Collected StoriesThe complete short stories—including six previously uncollected works and one novella—of award-winning British literary giant Beryl Bainbridge.
From one of the United Kingdom’s most famed female novelists come nineteen different takes on the often cruel, usually comic, and utterly strange realities of human life and imagination. From the collection Mum and Mr Armitage is the eponymous tale in which two pranksters at a holiday resort play “harmless” jokes on the people and livestock that surround them—until they must pay the price for taking the fun too far.
In “The Longstop,” unspoken familial information collides with a game of cricket, and in “People for Lunch,” two lovers are ironically compelled to ruminate on the dilemmas of adultery. And among the previously uncollected work compiled here are “The Man from Wavertree” and “Poles Apart.” The former is a quick look into the eccentric world of Rose and her tenant, Purdy, who is trying to sell his motorbike. The latter tells the story of a popular woman in her late seventies who tells a lie in an attempt to get out of a Christmas party invitation, only to find out her fib has come true.
Collected Stories concludes with “Filthy Lucre,” a Victorian melodrama that author Beryl Bainbridge wrote when she was only thirteen. In this precocious tale, a dying man asks a friend to take revenge on the family he thinks has cheated him out of his inheritance. What follows is a surprisingly mature and thoroughly sensational tale of murder, deception, love, and treasure islands.
Called a “consummate storyteller” by the Sunday Times, Bainbridge was shortlisted for the Man Booker Prize five times in her career, and is perhaps best known for her psychological novels The Bottle Factory Outing and Injury Time. However, her short fiction, hailed by the Times as “impressive,” is equally masterful.
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“Impressive . . . Seediness, eccentricity and magic rub shoulders as Bainbridge shines her torch on English suburbia. . . . Very barbed.” —The Times (London)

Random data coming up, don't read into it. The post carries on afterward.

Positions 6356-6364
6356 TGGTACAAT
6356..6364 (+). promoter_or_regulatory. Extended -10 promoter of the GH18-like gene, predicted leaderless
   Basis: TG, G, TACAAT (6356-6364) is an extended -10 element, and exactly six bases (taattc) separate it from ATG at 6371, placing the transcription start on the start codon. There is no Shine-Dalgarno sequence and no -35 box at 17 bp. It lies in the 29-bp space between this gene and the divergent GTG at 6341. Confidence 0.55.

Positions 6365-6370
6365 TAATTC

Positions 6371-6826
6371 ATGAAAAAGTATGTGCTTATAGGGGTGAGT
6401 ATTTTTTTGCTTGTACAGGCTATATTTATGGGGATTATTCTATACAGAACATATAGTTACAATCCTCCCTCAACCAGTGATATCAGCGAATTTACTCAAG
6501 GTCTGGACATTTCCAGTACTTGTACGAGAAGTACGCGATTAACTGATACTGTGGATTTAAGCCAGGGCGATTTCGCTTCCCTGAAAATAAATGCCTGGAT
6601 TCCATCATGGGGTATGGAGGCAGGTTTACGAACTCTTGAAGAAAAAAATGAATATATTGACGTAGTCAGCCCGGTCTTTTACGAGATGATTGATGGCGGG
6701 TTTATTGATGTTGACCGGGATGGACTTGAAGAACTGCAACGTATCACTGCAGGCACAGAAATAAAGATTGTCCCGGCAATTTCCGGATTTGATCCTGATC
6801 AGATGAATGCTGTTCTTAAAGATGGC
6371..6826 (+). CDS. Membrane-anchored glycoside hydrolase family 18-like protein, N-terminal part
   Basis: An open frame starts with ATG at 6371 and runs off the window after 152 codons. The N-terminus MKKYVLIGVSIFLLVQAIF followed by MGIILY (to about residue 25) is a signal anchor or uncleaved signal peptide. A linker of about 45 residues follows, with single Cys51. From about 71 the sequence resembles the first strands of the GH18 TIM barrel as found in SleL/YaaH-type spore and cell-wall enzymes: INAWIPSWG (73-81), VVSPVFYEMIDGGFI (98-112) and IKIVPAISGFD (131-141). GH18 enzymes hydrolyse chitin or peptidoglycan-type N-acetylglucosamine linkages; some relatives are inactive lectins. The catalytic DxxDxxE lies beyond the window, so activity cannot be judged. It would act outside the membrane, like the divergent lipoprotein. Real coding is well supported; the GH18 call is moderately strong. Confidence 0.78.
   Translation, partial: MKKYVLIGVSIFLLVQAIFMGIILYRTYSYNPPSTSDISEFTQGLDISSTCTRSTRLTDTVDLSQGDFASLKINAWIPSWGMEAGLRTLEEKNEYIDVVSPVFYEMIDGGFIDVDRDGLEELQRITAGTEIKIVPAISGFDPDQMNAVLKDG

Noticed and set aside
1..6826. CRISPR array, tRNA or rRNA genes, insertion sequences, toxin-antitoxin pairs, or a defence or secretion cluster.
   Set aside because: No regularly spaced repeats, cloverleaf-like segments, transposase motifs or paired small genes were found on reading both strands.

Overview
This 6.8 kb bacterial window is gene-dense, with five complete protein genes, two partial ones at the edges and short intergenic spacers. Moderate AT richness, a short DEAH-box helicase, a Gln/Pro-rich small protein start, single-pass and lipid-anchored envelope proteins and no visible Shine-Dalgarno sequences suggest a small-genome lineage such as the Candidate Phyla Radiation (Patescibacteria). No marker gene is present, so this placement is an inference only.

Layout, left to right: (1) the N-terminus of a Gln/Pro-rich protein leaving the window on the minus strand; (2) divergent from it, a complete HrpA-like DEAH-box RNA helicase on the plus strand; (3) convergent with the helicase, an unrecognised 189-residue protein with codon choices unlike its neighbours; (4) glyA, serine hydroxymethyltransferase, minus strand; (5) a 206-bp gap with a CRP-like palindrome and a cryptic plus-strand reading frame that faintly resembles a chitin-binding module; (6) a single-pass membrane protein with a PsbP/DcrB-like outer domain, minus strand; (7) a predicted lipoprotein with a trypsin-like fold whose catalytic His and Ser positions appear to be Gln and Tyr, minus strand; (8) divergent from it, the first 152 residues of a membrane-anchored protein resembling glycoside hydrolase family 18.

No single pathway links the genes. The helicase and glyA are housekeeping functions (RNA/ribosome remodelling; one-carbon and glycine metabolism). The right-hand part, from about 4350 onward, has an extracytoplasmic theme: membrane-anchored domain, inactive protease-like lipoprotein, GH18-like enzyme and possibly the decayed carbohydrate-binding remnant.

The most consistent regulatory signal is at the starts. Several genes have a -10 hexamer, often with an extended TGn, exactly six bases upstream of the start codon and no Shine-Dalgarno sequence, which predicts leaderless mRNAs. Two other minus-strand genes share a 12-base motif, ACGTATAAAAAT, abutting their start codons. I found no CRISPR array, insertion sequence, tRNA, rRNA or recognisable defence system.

“Each of these wonderfully spare and original stories, by the prolific, talented author of Watson’s Apology is a masterpiece.” —Library Journal
“Faultlessly crafted and indisputably original tales.” —Publishers Weekly
Praise for Beryl Bainbridge
“A fine and invigorating writer.” —The Times Literary Supplement
About the author
Dame Beryl Bainbridge (1932–2010) is acknowledged as one of the greatest British novelists of her time. She was the author of two travel books, five plays, and seventeen novels, five of which were shortlisted for the Man Booker Prize, including Master Georgie, which went on to win the James Tait Black Memorial Prize and the WHSmith Literary Award. She was also awarded the Whitbread Literary Award twice, for Injury Time and Every Man for Himself. In 2011, a special Man Booker “Best of Beryl” Prize was awarded in her honor, voted for by members of the public.
Born in Liverpool and raised in nearby Formby, Bainbridge spent her early years working as an actress, leaving the theater to have her first child. Her first novel, Harriet Said . . ., was written around this time, although it was rejected by several publishers who found it “indecent.” Her first published works were Another Part of the Wood and An Awfully Big Adventure, and many of her early novels retell her Liverpudlian childhood. A number of her books have been adapted for the screen, most notably An Awfully Big Adventure, which is set in provincial theater and was made into a film by Mike Newell, starring Alan Rickman and Hugh Grant. She later turned to more historical themes, such as the Scott Expedition in The Birthday Boys, a retelling of the Titanic story in Every Man for Himself, and Master Georgie, which follows Liverpudlians during the Crimean War. Her no-word-wasted style and tight plotting have won her critical acclaim and a committed following. Bainbridge regularly contributed articles and reviews to the Guardian, Observer, and Spectator, among others, and she was the Oldie’s longstanding theater critic. In 2008, she appeared at number twenty-six in a list of the fifty most important novelists since 1945 compiled by the Times (London). At the time of her death, Bainbridge was working on a new novel, The Girl in the Polka Dot Dress, which was published posthumously.